What Makes The Grand National So Special?

 The Grand National is the most famous steeplechase in the world and is often referred to as the people’s race given the interest behind the contest which takes place annually on the first Saturday of April. Here is more about what makes the Grand National such a special event, not just on the horse racing calendar but in sport in the UK.

In order to win the Grand National, the runners have to jump 30 fences which are taller than anywhere else in the UK or Ireland. The distance of the race is 4m4f which is covered with two laps of the course. It is a real stamina test, especially when the ground gets soft or heavy. This is the most valuable jumps race in Europe, as the prize money for the winner last year was £561,300 while a total of £1 million was paid out to those who took part last year. That means this jumps contest is inside the top most lucrative races anywhere in the world along with the Derby and Dubai World Cup.

In 1839 the Grand National took place for the very first time at Aintree in Merseyside and it was won by a horse called Lottery. Barring a few exceptions due to World War I, World War II and a void race in 1993, it has taken place very single year. The latter was a result of a false start where 30 of the 39 runners did not see the flag from the starter and carried on. Esha Ness finished first in what is described as "the race that never was." If that race would have stood, it would have been the second fastest time of all time. That record is currently held by Mr Frisk, who took just eight minutes and 47.8 seconds to score in 1990 when he was ridden by Marcus Armytage.

Arguably the most famous horse to win the Grand National is Red Rum. Trained by Ginger McCain, he is the only horse to have won the race on three occasions as he was successful in 1973, 1974 and 1977. He is still synonyms with this contest even to this day. When he died in 1995 he was buried near the winning line at Aintree. Red Rum is also the last horse to win off top weight and to successfully defend his crown. In 1973 he was 30 lengths behind at one stage in that race but produced one of the best comebacks in history to get up late to deny Crisp of the victory.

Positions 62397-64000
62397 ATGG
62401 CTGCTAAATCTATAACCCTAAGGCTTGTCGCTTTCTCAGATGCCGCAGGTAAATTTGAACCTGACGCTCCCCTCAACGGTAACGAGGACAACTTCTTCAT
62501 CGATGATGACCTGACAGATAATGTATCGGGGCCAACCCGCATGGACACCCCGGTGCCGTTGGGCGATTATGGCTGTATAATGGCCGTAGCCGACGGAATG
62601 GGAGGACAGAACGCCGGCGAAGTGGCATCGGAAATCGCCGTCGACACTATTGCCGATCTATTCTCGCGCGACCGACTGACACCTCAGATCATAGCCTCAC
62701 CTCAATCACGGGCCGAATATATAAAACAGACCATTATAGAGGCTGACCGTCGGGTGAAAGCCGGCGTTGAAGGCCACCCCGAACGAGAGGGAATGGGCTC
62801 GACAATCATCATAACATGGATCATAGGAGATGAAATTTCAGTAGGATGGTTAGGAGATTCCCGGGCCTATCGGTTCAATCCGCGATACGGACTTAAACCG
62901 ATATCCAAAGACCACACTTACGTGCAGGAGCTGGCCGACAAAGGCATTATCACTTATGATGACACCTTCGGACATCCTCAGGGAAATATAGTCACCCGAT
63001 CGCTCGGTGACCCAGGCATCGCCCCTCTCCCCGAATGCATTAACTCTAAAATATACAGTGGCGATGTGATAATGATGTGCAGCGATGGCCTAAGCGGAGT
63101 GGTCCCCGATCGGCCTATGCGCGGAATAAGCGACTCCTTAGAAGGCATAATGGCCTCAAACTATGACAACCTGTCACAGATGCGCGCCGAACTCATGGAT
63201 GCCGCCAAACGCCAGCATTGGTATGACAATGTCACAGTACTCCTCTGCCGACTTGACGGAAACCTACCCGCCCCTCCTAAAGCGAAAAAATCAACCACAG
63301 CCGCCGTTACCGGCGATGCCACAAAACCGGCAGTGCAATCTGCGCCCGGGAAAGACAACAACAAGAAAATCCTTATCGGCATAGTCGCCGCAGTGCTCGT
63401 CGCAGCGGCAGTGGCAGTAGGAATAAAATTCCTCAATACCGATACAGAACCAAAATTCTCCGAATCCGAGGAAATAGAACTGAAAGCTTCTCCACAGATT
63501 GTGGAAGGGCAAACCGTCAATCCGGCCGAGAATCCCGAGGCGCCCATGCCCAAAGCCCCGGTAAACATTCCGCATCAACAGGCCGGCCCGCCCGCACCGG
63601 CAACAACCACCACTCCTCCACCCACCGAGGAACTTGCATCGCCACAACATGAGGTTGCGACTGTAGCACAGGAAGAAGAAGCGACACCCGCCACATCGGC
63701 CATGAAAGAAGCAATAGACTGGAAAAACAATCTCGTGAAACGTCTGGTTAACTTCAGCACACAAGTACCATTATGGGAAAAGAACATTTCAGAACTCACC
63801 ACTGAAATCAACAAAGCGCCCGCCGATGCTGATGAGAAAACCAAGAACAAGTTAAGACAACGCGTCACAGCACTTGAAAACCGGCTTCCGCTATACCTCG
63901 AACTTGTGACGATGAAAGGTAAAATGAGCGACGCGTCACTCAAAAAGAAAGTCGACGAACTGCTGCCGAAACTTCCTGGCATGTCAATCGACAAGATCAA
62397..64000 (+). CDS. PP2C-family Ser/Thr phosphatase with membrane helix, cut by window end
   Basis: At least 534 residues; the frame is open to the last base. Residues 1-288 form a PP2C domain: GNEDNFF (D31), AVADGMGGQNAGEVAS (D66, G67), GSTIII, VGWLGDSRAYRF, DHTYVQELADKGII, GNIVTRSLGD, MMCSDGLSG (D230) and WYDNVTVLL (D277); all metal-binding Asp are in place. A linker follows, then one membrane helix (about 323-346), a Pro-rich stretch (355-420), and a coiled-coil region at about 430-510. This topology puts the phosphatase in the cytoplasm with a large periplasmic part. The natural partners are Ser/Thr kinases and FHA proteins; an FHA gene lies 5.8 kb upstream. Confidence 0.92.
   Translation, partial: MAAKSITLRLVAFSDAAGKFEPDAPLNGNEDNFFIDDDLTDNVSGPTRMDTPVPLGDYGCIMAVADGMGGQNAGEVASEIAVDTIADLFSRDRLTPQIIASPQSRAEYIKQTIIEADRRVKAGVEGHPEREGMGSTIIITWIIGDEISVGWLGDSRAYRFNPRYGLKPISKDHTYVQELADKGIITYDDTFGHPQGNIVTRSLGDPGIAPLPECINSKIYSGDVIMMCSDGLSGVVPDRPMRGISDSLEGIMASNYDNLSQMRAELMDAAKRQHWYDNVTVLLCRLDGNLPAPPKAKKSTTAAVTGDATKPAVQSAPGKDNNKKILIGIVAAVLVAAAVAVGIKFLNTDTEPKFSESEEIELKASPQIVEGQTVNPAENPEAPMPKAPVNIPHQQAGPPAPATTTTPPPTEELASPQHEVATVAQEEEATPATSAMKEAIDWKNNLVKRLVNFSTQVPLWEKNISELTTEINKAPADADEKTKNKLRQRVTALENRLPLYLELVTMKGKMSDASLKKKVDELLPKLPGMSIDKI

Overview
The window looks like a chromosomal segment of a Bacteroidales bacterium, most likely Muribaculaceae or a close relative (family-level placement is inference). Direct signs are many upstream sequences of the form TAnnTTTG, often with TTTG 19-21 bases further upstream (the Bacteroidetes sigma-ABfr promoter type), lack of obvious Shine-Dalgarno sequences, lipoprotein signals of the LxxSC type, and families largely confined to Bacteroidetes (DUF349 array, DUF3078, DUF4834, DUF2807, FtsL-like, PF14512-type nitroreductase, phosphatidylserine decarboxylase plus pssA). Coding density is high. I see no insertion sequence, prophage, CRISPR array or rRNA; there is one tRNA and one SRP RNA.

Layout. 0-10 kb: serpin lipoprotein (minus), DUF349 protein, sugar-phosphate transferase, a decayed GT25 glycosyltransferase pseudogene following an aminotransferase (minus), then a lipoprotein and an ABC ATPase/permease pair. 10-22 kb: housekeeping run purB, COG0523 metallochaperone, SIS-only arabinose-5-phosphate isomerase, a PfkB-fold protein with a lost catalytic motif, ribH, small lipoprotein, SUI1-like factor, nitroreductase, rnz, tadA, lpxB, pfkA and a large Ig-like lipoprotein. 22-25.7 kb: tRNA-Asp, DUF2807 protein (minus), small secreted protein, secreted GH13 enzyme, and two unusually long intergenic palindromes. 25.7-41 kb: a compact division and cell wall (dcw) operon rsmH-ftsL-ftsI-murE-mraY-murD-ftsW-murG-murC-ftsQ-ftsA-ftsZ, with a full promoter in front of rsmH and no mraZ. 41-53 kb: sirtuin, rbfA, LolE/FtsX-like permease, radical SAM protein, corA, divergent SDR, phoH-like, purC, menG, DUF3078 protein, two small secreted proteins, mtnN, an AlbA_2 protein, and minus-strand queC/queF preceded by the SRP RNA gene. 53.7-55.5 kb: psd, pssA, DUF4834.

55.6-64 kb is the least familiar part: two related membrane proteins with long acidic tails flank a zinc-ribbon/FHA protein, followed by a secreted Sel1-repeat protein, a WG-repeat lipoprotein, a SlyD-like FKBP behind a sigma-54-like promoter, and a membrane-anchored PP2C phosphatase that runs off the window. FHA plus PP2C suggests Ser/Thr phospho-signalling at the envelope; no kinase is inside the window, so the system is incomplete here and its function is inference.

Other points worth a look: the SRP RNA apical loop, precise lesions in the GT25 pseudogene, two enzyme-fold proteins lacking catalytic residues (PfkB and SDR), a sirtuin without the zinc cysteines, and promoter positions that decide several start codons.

One of the most memorable runnings of this steeplechase chase took place in 1967 when Foinavon was victorious at odds of 100/1. The majority of the field were hampered by a loose horse at the 23rd fence resulting in a number of jockeys having to dismount from their rides. Foinavon was able to avoid the trouble and as a result went clear of the pack to land the spoils. The 7th/23rd fence is now named after Foinavon.

The race in 1981 also grabbed the headlines for a great sporting heroic story as Bob Champion rode Aldaniti to success. Champion had recovered from testicular cancer, while his horse had been through several injuries, most notably to his hind leg. The pair though refused to give up in their careers and they were rewarded with the biggest prize of them all as they came out on top in what was later produced into a film named Champions.

The most recent running of the Grand National was won by Rule the World who was an Irish horse trained by Mouse Morris. He was ridden to success by David Mullins after going off at 33-1. The 10-year-old only had one run following his Grand National success, that came at the Punchestown Festival after which he was retired by his owners Gigginstown House Stud.

If you are looking to have a bet on the Grand National this year, the market is headed by Vieux Lion Rouge for trainer David Pipe who was successful around the course in the Becher Handicap Chase back in December and also won the Grand National Trial at Haydock last month. The Pipe family have done well in this race. David’s dad Martin trained the winner in 1994 with Miinnehoma, while David was successful in 2008 with Comply of Die.

All eyes will be on the women taking part in the 2017 running of the contest as we are still waiting for the first female jockey to come out on top. Charlotte Brew was the first woman to ride in this contest in 1977 when she partnered Barony Fort. Five years later, Geraldine Rees became the first woman to complete the course, while in 2012 Katie Walsh finished in the placings as Seabass came home third after going off as the well-back 8-1 joint-favourite. With so many leading female jockeys now in the sport, it is only a matter of time before one of them wins this race - and it could very well be later this year.